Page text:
Tuesday, September 25, 2012

Sleep is Not for Wusses

I have always been an exceptionally sleepy person. I'm told that I developed a strict nap schedule at a very young age; my biggest issue with going to kindergarten (aside from being painfully shy) was having to give up my morning nap. I could- and still can- find a way to sleep anywhere, particularly moving vehicles. While I've been forced to give up naps at this point in my life I still average about 9-10 hours of sleep at night. I simply don't function well throughout the day on the prescribed 8 hours, and anything less turns me into a complete zombie. When I happen to share this with people the general reaction is disbelief and something that seems a lot like scorn over the fact that I'm wasting so much valuable time indulging in sleep. I've always been frustrated by society's views on sleep, a constant competition to see who can survive on as little as possible. When did it become the norm for us to deprive ourselves of something so essential to our well being? And why is nobody doing anything to stop it? In a recent read I came across a quote that really resonated with me:

"Sleep is a biological imperative for every species on earth. But humans alone try to resist its pull. Instead, we see sleep not as a physical need but a statement of character. It's considered a sign of weakness to admit fatigue- and it's a sign of strength to refuse to succumb to slumber. Sleep is for Wusses."*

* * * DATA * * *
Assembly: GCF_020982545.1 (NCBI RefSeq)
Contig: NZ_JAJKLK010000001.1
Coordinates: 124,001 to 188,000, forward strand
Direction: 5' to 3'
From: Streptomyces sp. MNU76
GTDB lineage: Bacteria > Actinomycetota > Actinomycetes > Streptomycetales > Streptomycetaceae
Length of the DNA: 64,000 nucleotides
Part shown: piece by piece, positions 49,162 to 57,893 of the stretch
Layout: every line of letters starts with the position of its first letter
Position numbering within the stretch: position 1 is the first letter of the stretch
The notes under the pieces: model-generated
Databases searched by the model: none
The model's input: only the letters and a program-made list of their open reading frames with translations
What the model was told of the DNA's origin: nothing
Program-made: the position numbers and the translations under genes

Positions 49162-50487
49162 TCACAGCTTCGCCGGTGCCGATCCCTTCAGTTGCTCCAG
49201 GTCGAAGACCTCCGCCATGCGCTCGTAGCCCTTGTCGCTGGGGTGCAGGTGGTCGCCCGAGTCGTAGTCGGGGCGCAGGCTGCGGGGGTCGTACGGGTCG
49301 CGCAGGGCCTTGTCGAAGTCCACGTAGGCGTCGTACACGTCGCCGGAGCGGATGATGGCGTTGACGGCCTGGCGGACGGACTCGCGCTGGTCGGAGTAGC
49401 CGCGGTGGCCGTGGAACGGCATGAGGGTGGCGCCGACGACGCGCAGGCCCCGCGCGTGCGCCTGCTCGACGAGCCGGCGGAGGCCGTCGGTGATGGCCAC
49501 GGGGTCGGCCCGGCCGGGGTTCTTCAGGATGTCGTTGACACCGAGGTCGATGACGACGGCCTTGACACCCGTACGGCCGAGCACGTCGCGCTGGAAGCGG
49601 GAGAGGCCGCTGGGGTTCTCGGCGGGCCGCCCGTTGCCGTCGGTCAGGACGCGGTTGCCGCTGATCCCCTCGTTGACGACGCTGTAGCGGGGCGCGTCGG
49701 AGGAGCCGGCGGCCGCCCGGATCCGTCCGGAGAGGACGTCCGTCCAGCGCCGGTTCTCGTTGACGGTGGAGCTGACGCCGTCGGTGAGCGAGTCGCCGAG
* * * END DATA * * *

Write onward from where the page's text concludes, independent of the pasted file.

After reading this I decided to stop being ashamed of the amount of sleep I get each night. True, I'll probably never hold a job that requires me to work more than 40 hours a week, and I'll probably be a total wreck when we have kids that wake up in the middle of the night, but I'd rather be the best that I can be on the seemingly excessive amount of sleep that I require than spread myself too thin and be absolutely miserable.

If you're a person who is skeptical of the value of a good night's sleep, consider this: memories are synthesized in our brains while we sleep. Any learning that we do over the course of the day becomes cemented over night. If you're not sleeping enough you are jeopardizing your ability to recall information! With regards to the way that memories get processed in the brain while we sleep, "negative stimuli get processed by the amygdala; positive or neutral memories get processed by the hippocampus. Sleep deprivation hits the hippocampus harder than the amygdala. The result is that sleep- deprived people fail to recall pleasant memories, yet recall gloomy memories just fine."**

Furthermore, in a study that involved shortening the amount of sleep in a group of adults to six hours per night for two weeks, tests showed them to be "just as impaired as someone who has stayed awake for 24 hours straight."***


Why aren't we listening to all the doctors and scientists who recommend that we sleep more?

At the risk of over-simplifying the issue, I think a lot of the world's problems could be solved if we all  stop what we're doing and take a big nap. Otherwise we're just a bunch of grumpy, forgetful, and dysfunctional people.

With that, I'm off to bed.

*Taken from  Nurture Shock, page 44. I haven't read this all the way through, but it's incredibly interesting and entertaining. If you liked Freakonomics then this is right up your alley.

**Nurture Shock, page 35.  ***page 44.

Concerned English major that I am, here's the full citation:

Bronson, Po, and Ashley Merryman. Nurture Shock. New York: Twelve, 2009. Print.

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